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Understanding the new tax on sale of immovable property

Since September 2023, Law No. 048/2023 dated 05/09/2023, determining the sources of revenue and property of decentralized entities, has established a tax on the sale of immovable property, levied at two different rates of 2 percent and 2.5 percent.

According to Article 17, this tax is levied on the balance of the sale value of the property after the deduction of Frw 5,000,000, which is not subject to tax.

Erneste Karasira, Assistant Commissioner in charge of Provincial & Decentralised Revenue Division, explained that the tax was introduced because many individuals were involved in buying and selling immovable properties like plots and houses, earning income but not paying taxes, in contrast to several small businesses such as small shops and motorcyclists.

“We considered it unfair to tax a few people and leave others who may be earning much income. Hence, the government came up with this tax,” he said.

When the sale value doesn’t exceed Frw 5 million, it is not subject to tax. When it is over that amount, the balance of the sale value of the property, after the deduction of Fw 5,000,000 (which is not subject to tax), is then subject to a tax rate of 2% for the sale value of an immovable property for commercial use if the seller is a taxpayer registered on  income tax. Additionally, a rate of 2.5% applies to the sale value of an immovable property sold by a person not registered on income tax.

The 2 percent is paid by income tax registered taxpayers who already had those sold immovable properties under their balance sheet.

“This 2 percent would be considered as income tax prepayment for the taxable year in which the immovable property was sold,” Karasira said.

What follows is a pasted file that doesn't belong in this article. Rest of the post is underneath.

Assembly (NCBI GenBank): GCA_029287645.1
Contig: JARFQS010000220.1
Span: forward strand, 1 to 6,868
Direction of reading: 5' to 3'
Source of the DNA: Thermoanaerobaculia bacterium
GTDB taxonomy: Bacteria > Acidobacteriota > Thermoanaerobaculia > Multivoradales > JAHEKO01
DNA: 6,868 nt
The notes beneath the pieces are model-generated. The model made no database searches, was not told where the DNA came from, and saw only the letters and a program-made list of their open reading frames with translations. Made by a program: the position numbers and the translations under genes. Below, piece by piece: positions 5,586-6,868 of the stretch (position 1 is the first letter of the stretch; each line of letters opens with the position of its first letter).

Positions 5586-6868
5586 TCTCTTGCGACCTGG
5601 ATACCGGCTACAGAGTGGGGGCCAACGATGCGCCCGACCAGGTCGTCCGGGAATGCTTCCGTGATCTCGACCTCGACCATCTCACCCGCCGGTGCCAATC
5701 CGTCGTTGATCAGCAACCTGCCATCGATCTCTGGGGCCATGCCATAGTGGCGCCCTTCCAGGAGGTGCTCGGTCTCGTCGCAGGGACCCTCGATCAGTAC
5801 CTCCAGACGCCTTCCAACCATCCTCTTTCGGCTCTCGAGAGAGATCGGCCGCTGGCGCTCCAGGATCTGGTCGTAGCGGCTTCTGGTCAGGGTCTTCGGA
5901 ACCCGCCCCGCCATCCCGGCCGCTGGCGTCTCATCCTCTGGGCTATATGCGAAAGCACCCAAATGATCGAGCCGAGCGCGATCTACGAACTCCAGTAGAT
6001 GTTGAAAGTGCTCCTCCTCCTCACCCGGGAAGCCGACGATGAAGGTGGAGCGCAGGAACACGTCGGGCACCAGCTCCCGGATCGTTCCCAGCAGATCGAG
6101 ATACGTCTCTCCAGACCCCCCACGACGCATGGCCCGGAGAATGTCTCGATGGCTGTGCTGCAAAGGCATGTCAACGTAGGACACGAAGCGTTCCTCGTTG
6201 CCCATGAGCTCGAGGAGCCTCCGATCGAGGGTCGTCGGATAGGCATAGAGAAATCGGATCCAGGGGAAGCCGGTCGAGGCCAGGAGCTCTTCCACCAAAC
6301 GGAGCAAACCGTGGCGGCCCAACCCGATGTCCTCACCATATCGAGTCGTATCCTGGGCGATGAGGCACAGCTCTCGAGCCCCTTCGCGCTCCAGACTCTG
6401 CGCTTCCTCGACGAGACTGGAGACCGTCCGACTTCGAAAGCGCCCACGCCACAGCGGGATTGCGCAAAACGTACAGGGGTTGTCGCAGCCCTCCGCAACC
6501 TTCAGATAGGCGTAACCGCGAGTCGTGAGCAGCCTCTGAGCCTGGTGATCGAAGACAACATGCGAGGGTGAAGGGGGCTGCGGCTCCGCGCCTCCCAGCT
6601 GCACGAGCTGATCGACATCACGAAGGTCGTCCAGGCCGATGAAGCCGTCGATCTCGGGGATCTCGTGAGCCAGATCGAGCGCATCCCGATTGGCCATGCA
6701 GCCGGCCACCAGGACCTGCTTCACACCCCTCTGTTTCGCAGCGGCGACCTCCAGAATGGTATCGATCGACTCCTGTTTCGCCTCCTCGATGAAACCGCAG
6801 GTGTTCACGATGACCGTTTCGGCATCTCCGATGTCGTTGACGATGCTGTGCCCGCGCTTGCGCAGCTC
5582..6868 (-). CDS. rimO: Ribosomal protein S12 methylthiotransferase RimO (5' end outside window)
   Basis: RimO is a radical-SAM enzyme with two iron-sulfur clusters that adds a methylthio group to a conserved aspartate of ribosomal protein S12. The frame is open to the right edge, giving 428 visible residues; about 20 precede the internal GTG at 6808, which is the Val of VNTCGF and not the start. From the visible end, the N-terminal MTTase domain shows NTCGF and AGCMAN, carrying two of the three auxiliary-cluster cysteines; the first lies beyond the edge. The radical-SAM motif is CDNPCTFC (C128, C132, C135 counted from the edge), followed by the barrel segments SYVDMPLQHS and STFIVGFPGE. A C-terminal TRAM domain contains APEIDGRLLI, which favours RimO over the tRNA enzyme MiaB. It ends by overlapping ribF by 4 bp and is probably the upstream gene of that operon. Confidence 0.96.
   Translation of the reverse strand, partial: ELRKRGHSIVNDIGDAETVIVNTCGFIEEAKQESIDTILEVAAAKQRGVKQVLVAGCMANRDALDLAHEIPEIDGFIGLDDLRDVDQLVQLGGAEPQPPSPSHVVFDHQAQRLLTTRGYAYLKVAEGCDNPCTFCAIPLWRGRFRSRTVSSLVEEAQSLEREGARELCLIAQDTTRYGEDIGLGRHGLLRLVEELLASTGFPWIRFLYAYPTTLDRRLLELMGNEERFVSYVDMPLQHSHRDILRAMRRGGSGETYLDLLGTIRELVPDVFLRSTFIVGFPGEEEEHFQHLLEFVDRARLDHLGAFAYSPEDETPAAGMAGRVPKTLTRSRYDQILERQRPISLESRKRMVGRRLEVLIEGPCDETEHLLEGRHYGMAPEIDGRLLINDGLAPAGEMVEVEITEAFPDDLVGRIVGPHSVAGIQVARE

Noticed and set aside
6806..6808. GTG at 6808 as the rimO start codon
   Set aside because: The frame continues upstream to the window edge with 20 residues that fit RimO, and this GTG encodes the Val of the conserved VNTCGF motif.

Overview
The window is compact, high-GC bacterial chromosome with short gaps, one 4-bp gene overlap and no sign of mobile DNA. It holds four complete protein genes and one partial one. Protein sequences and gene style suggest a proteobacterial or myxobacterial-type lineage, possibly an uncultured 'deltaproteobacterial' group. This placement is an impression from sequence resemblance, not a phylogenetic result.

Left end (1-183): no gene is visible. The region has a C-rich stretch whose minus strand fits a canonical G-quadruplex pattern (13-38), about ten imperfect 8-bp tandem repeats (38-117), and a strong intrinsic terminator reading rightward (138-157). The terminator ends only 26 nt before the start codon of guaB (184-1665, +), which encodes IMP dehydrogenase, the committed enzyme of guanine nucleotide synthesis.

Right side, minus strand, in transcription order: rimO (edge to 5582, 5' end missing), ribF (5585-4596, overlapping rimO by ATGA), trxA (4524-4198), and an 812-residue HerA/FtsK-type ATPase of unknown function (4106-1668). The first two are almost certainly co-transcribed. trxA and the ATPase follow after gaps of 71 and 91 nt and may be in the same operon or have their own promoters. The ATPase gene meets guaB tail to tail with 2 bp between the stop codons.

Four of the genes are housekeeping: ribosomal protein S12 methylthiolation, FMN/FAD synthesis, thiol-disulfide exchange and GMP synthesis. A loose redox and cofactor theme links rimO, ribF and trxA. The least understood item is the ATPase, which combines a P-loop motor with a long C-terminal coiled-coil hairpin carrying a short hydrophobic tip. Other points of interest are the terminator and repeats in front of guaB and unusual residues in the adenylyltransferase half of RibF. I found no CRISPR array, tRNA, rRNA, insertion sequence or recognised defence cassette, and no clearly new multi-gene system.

Anyone who pays 2.5 percent is someone selling their immovable property but is not a registered taxpayer. “When they sell that property, they will pay 2.5 percent of the balance of the sale value of the property, which will be paid to the district where the property is located, unlike the 2 percent paid to the central government,” Karasira added.

He urged all notaries legalizing land ownership transfer services to verify that anyone seeking ownership transfer has paid the tax, providing proof of payment.

“This is a temporary arrangement for the initial days only. In the future, we aim to automate the service so that notaries can easily verify it online and determine whether the client has paid taxes or not,” he said.

He underscored the pivotal role of taxes in Rwanda's development and emphasized the need for prospective land buyers to ensure that all required taxes have been duly paid. Furthermore, individuals selling immovable properties should not only seek to generate income but also conscientiously fulfill their tax obligations.

In instances where tax arrears are identified, prompt follow-ups are conducted, and potential fines may be imposed for any malpractice.

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